By Loudoun Insider

Following right in the footsteps of MWAA raising the tolls on the Dulles Toll Road, the owners of the Greedway have announced plans to take their highway robbery toll price to $4.96.  Wow, at least it isn’t five dollars!!!


  • John Marsh says:

    Why shouldn’t good Republicans applaud this, as a market price for a private industry to pay costs of service, as opposed to the subsidized roads taxpayers pay for? And Democrats can applaud the regulations that keep costs under control, as utilities and airlines used to be regulated.

  • Ellie Lockwood says:

    It would have been nice to punish Gov. Kaine, who did an end run around the Legislature and used an Executive Order to GIVE the toll road or MWAA, by denying him a 6 yr. free ride at the U.S. Senate!

  • Pragmatist says:

    The Greenway is the emblem of what inadequate road funding looks like. It is a road that was clearly needed, but not funded via tax dollars, so someone else stepped in. Now everyone wants to whine. The Beltway “hot lanes” are the same thing. Because taxes are evil and must be cut and cut and cut…we now get to pay and pay and pay…awesome plan!

  • Smith says:

    I heard the local Papa Johns are going to put this cost back on the consumers because their drivers cannot support this tax increase.

    Also, some local companies have laid off their workforce because of the pending toll increase, even though it has not gone into affect.

    Sarah Palin even believes that this toll increase is a sign that our democracy is dying. The Loudoun Board of Supervisor is allegedly setting up toll panels to raise tolls on anyone they like.

    Where is Sean F-ing Williams when you need him Loudoun Insider?

  • Elder Berry says:

    Free market at work.

    Go order a pizza, call Chick-fil-A or that cheapskate guy who runs the coal company. Whine at them.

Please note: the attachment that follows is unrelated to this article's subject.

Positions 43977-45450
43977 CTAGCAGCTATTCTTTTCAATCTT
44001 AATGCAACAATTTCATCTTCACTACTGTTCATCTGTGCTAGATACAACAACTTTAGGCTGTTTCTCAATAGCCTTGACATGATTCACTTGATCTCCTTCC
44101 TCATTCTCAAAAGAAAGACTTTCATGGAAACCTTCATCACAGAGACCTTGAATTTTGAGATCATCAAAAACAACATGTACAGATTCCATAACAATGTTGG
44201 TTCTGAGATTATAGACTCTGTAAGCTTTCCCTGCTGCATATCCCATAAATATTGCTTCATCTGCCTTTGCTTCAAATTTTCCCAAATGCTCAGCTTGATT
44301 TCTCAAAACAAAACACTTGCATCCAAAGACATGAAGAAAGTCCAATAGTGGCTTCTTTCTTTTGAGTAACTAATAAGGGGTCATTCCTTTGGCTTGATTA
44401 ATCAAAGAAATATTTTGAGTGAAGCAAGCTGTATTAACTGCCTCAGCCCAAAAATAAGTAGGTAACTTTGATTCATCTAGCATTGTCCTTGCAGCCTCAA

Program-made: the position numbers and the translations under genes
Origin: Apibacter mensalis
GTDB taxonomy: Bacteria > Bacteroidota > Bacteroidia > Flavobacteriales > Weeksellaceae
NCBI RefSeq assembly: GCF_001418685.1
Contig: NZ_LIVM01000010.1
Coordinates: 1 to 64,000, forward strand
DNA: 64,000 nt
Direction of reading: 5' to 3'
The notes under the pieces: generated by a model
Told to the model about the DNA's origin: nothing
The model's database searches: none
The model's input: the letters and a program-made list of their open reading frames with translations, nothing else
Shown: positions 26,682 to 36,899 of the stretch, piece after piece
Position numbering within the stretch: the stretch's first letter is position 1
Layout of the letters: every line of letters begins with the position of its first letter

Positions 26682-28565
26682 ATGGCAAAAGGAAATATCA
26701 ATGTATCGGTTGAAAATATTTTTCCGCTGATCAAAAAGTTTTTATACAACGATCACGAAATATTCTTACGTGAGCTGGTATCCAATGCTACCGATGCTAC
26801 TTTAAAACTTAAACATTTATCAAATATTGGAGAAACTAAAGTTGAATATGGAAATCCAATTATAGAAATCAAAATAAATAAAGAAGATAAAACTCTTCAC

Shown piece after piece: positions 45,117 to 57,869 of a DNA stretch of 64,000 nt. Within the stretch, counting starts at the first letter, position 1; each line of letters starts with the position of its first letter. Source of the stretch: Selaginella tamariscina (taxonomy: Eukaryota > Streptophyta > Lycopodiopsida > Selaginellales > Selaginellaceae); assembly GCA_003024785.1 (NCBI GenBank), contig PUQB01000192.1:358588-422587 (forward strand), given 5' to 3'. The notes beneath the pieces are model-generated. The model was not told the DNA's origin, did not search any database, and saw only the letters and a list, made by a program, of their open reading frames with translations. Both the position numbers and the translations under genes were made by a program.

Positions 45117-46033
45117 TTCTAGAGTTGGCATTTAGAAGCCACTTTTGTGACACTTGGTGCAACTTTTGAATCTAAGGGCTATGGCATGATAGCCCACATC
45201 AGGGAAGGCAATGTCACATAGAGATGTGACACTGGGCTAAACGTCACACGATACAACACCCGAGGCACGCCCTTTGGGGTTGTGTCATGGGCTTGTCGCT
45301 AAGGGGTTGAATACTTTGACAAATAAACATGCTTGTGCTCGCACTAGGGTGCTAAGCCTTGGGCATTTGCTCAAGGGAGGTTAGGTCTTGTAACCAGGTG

• Linda B says:

    As John Marsh notes, I’ve always thought toll roads make sense. The people who use them pay for them. What doesn’t make sense is the Dulles Toll Road increase, which will be used to pay for something that by definition the folks paying it aren’t using.

  • Eric the half a troll says:

    I don’t like monopolies. They are unAmerican. The Greenway certainly fits that bill. At least do away with a state enforced speed limit if you are going to charge me to use it.

  • edmundburkenator says:

    Thirty-five cents per mile. Just in case anyone was wondering…

  • Liz says:

    Linda, they may not use it, but they will benefit from it, as it will take cars off the road.

  • David Dickinson says:

    Dulles Toll Road increases.
    HOT lanes go into effect
    Greenway goes up.

    Forget the Tea Party. We need a local TOLL Party!

  • David Dickinson says:

    Adding insult to injury, I just looked up the HOT (now “Express) lane rates. $17.50 is the one way cost of driving the full 14 miles during peak times.

    $4.96 x 2 = $9.92
    $1.75 x 2 = $3.50
    $17.50 x 2 = $35.00